Markets react to coronavirus: how to weather the challenges ahead

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It was a very a difficult week. As the uncertain trajectory of COVID-19 upsets both public health systems and financial markets, we see how dramatically unexpected events can affect us. Coronavirus and its economic fallout, coupled with the Saudi/Russia oil tension, have created a unique mix of anxiety that makes markets particularly volatile.

COVID-19

We cannot know, nor can anyone, what will happen over the short term, but we have confidence, based on past experience, that world and U.S. markets are resilient over the longer term. Unlike the Global Financial Crisis in 2008, where the drivers were fundamental economic and structural issues with financial systems, the current, and rapid, event-driven drop we’re experiencing is strongly linked to fear of the disruption of coronavirus. As risk increases during a time of heightened uncertainty, so do the returns investors demand for bearing that risk, which pushes prices lower. Eventually investors are rewarded by staying in the market and bearing that risk, and it often does not take very long, as the chart shows.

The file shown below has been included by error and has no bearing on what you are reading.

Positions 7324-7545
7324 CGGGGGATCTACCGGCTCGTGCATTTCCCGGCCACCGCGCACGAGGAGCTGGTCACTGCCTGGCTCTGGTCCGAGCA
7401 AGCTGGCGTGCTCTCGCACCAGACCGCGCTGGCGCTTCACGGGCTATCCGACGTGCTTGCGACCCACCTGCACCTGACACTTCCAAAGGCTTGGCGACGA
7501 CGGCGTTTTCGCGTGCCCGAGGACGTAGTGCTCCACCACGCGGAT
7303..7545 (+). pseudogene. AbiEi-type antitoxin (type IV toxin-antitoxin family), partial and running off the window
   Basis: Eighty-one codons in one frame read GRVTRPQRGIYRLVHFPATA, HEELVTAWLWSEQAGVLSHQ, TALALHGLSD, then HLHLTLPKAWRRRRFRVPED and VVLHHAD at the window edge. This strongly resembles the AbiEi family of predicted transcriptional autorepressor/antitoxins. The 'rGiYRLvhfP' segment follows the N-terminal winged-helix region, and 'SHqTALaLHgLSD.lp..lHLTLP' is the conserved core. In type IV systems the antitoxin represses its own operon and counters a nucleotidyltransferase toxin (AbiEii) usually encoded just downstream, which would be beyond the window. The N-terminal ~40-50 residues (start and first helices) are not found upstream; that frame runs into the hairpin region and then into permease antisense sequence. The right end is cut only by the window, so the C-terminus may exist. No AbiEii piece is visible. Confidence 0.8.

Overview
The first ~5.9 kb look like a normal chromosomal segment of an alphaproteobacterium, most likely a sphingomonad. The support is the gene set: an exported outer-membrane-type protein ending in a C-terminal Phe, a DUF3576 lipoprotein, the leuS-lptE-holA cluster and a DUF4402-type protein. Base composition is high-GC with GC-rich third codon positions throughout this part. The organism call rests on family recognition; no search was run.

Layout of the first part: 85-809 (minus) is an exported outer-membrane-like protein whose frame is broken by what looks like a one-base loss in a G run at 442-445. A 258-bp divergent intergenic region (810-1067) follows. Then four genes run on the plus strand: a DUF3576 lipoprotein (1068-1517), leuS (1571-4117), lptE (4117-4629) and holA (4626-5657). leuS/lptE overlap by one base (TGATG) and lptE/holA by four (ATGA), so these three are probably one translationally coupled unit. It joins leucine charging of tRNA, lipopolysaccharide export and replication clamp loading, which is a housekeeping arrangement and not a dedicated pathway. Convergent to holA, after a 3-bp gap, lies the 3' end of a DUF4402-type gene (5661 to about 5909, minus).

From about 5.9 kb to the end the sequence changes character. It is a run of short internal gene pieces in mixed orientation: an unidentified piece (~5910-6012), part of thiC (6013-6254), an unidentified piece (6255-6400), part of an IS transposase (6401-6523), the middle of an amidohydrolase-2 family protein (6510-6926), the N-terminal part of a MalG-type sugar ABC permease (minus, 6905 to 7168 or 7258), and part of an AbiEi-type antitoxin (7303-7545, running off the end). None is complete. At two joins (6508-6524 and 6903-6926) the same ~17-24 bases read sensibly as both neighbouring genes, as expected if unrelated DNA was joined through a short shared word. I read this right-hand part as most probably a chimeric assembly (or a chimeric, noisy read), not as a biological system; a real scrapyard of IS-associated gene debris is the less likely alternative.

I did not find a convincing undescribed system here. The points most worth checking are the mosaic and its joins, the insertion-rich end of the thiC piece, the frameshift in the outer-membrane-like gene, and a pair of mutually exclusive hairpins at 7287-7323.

We plan for market swings, even very dramatic ones, as we develop portfolios and financial plans. We expect that the weeks and possibly months ahead will continue to be unsettled as the anticipated spread of coronavirus continues. We know you are well-versed that history has shown no reliable way to identify a market peak or bottom, and this is why we advise against actions based on fear or speculation, even as difficult and traumatic events transpire. We are taking advantage of opportunities for tax loss-harvesting and rebalancing of long-term portfolios.

You may find it encouraging that the near-30% stock market drop experienced so far, added onto the 11-year bull market that preceded it, would still equate to a 9.4% annualized return, which is still several percent above the projected returns used in our client planning. In other words, stock valuations have been inflated, and a portion of this fear-driven selling is bringing long-term cumulative returns back within the expected range.

For our part, The Advisory Group has structures in place to ensure that that our client service is uninterrupted. We will continue to follow CDC and state directives to promote social distancing and are regularly sanitizing our workplace. We have long had contingency plans in place for remote work, and for our clients who prefer not to meet in person, we can offer video meetings.

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